Kelly J. Hayes: WineInk
Those who fly a lot know that the friendly skies have become an uncivilized place. Gone are the white-glove meals served by welcoming flight attendants. Now we get rubber-gloved pat-downs served up by unsmiling TSA agents. The joy of travel, it seems, is a distant memory.Ah, but for those who connect through the Denver International Airport on our flights from Aspen to the rest of the world, salvation has arrived in the form of a sleek, newly opened and oh-so-sophisticated modern wine bar called, appropriately Lounge 5280. Located on the mezzanine level of United’s Concourse B, Lounge 5280 offers the beleaguered traveler sustenance and solace, serving up world-class cocktails, hand-selected wines and freshly-made nibbles including cheeses from around the globe, fresh-cut salumi plates and sumptuous pats. Even though DIA lies on the high plains east of the Rockies, step into Lounge 5280 and you’ll know, instantly, that you are not in Kansas anymore. Wine bars in airports are a growing trend. From JFK in New York to Rome’s Leonardo da Vinci-Fiumicino to Sea-Tac in Seattle, airport operators have reacted to a growing demand from upscale travelers who want a degree of civility added to the airport “hurry up and wait” (sometimes for hours) experience. Vino Volo, a San Francisco-based wine retailer, has been at the forefront of this movement, opening seven wine bars tied to their wine clubs in international airport terminals across the country. The concept of Lounge 5280’s one-and-only Denver location is simple. Their goal is to provide travelers a refuge where they can wait out the inevitable delays in style with a glass of wine, a cocktail or a light meal. “We wanted to create something a little nicer,” Niels van Leeuwen, vice president of operations for Skyport Companies, the project’s developers, told me as I sipped a glass of 2008 Marc Bredif Chinon one recent Saturday between my flights from Aspen to Green Bay via Chicago. “We want to have some good food made from scratch, wines that are representative of the regions they come from and cocktails that are made with the freshest and best ingredients.”Though it has been open for less than a month (Oct. 18 was the first pour), Lounge 5280 seems well on its way to achieving its objective. The feel of is open and welcoming, thanks to the Aspen-Denver design team Rowland & Broughton, who spent the last two years working on the project. The colors are red and white, like wines, and the lines are clean and simple. There are four large HD television screens for sports fans, but the immense ceiling of the terminal makes them unobtrusive for those who wish to ignore, say, the LSU-Alabama game.Wines are sold “by flight,” by the glass, or the bottle. Fine stemware is available and the selections are affordable, global and first-rate. Wine flights offer travelers the opportunity to select three two-ounce pours from either a First Class ($13), Business, or Economy cart, each offering value, though you get a little more leg room with the Business flight. (Rim shot here.)A light and refreshing Lunetta Prosecco Brut ($9) shares a place on the whites by-the-glass list with a Spanish Albarino from Vionta ($10) and Erath Pinot Blanc ($9) from Oregon’s Willamette Valley. Reds range from an $8 glass of the 2007 Rosenblum Zinfandel to an earthy and electric Cruz Malbec 2006 from Mendoza for $14. The cocktail list and bar are especially impressive, but be forewarned – they can be dangerous. There are quality spirits from around the world, but there is a special emphasis on Colorado home-grown products and a page of the cocktail list is devoted to Colorado-inspired Cocktails. Stranahan’s Colorado Whiskey, Leopold Bros. gin and vodkas from Denver and a personal favorite, Montanya Rum, which is made in Silverton using Hawaiian sugar and Rocky Mountain water, are used in drinks that feature house-made infusions. I opted for a Bold’er Bloody Mary, which combined bacon-infused Svedka Vodka from Sweden with freshly made Bloody Mary mix served in a glass rimmed with Alderwood-smoked salt from Seattle. It was as good a morning repast as any in recent memory.For the weary traveler who has had enough of crackers and Coca Cola in the overly crowded and increasingly expensive airline “clubs,” Lounge 5280 provides an opulent option.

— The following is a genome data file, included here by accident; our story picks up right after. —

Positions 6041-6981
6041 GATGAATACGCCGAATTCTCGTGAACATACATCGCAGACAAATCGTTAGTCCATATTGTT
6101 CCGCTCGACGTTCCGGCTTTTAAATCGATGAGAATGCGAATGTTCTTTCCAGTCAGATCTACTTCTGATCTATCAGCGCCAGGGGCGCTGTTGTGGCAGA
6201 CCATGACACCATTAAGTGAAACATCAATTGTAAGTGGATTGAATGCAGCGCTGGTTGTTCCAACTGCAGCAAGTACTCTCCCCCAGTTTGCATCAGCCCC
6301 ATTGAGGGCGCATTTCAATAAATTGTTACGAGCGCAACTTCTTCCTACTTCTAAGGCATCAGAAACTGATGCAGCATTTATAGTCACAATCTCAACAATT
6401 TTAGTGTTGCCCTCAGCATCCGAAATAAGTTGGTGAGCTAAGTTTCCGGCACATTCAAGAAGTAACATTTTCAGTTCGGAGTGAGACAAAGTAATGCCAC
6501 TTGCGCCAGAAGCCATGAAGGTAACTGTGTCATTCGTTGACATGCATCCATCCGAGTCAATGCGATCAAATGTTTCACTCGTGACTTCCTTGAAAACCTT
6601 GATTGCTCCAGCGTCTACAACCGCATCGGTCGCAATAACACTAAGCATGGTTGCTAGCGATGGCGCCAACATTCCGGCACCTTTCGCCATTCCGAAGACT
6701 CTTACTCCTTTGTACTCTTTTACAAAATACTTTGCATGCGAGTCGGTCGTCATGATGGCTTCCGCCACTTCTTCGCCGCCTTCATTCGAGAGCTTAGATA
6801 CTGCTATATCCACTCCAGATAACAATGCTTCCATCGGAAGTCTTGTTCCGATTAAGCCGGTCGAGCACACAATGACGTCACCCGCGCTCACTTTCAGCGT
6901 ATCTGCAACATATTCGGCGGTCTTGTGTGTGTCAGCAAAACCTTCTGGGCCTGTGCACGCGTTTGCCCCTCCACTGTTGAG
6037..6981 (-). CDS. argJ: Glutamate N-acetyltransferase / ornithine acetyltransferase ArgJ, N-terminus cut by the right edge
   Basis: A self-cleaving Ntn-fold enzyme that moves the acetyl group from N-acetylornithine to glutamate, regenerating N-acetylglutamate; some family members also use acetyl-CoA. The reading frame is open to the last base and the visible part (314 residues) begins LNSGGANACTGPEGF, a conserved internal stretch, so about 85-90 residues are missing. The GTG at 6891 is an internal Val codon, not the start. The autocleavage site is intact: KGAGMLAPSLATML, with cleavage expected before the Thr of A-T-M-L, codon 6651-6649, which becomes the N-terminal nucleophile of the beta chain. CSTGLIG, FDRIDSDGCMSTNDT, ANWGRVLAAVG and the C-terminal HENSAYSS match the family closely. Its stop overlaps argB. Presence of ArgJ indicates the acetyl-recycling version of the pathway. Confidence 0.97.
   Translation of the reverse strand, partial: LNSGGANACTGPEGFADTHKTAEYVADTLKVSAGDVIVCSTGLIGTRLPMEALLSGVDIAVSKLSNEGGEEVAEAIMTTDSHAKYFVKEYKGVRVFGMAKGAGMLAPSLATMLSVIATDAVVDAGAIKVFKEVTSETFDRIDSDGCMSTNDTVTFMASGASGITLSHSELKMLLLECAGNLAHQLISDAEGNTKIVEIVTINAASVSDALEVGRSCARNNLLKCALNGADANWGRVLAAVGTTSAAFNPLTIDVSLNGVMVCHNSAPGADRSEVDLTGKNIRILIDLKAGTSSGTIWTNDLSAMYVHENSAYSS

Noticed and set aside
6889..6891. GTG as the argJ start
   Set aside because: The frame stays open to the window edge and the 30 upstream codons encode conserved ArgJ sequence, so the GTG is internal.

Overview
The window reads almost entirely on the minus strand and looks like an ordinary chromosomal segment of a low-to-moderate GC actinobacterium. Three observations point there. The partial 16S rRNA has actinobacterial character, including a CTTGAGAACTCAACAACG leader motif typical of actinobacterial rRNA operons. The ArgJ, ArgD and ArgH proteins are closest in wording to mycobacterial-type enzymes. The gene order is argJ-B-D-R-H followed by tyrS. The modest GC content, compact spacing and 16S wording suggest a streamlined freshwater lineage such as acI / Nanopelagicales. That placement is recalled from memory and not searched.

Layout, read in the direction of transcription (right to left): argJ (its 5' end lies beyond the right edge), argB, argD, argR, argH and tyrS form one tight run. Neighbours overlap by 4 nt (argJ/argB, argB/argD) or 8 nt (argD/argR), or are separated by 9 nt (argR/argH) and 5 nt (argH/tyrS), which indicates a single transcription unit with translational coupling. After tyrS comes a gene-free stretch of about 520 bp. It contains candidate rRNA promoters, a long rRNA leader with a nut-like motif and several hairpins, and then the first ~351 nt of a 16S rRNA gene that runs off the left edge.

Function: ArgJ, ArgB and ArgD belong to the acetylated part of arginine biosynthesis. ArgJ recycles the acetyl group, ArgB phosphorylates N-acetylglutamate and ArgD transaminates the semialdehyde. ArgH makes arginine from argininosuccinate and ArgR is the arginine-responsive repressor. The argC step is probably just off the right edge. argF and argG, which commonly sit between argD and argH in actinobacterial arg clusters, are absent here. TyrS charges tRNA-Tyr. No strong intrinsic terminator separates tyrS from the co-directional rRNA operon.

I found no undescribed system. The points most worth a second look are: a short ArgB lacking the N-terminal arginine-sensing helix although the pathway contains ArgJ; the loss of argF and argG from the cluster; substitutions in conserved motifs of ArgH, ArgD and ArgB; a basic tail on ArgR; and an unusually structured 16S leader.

Kelly J. Hayes lives in the soon-to-be-designated appellation of Old Snowmass with his wife, Linda, and a black Lab named Vino. He can be reached at firstname.lastname@example.org.
Next up for Oyer is taking over the kitchen at the refreshed on mountain fine dining establishment Alpin Room on Snowmass, which is set to reopen on Tuesday, December 12.